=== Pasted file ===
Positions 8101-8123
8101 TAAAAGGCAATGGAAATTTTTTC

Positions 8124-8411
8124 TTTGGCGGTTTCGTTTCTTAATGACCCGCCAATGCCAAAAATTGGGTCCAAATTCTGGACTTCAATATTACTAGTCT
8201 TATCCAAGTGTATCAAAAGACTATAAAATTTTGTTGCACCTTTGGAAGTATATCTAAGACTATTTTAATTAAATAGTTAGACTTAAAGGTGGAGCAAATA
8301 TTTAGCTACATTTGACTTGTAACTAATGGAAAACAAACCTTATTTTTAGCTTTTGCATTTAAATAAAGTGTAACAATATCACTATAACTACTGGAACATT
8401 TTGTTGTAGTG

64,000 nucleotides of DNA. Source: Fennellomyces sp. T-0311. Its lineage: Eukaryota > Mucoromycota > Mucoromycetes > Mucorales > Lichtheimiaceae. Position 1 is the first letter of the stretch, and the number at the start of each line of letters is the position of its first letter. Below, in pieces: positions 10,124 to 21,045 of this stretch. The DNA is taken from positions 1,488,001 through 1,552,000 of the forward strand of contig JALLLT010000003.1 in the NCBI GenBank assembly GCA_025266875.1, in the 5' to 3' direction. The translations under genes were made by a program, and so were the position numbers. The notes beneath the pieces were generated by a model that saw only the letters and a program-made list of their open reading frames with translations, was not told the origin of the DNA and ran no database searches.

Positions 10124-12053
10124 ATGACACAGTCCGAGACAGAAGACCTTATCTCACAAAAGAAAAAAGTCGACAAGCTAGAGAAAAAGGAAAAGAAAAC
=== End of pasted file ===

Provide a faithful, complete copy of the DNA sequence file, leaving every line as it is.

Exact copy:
Positions 8101-8123
8101 TAAAAGGCAATGGAAATTTTTTC

Positions 8124-8411
8124 TTTGGCGGTTTCGTTTCTTAATGACCCGCCAATGCCAAAAATTGGGTCCAAATTCTGGACTTCAATATTACTAGTCT
8201 TATCCAAGTGTATCAAAAGACTATAAAATTTTGTTGCACCTTTGGAAGTATATCTAAGACTATTTTAATTAAATAGTTAGACTTAAAGGTGGAGCAAATA
8301 TTTAGCTACATTTGACTTGTAACTAATGGAAAACAAACCTTATTTTTAGCTTTTGCATTTAAATAAAGTGTAACAATATCACTATAACTACTGGAACATT
8401 TTGTTGTAGTG

64,000 nucleotides of DNA. Source: Fennellomyces sp. T-0311. Its lineage: Eukaryota > Mucoromycota > Mucoromycetes > Mucorales > Lichtheimiaceae. Position 1 is the first letter of the stretch, and the number at the start of each line of letters is the position of its first letter. Below, in pieces: positions 10,124 to 21,045 of this stretch. The DNA is taken from positions 1,488,001 through 1,552,000 of the forward strand of contig JALLLT010000003.1 in the NCBI GenBank assembly GCA_025266875.1, in the 5' to 3' direction. The translations under genes were made by a program, and so were the position numbers. The notes beneath the pieces were generated by a model that saw only the letters and a program-made list of their open reading frames with translations, was not told the origin of the DNA and ran no database searches.

Positions 10124-12053
10124 ATGACACAGTCCGAGACAGAAGACCTTATCTCACAAAAGAAAAAAGTCGACAAGCTAGAGAAAAAGGAAAAGAAAAC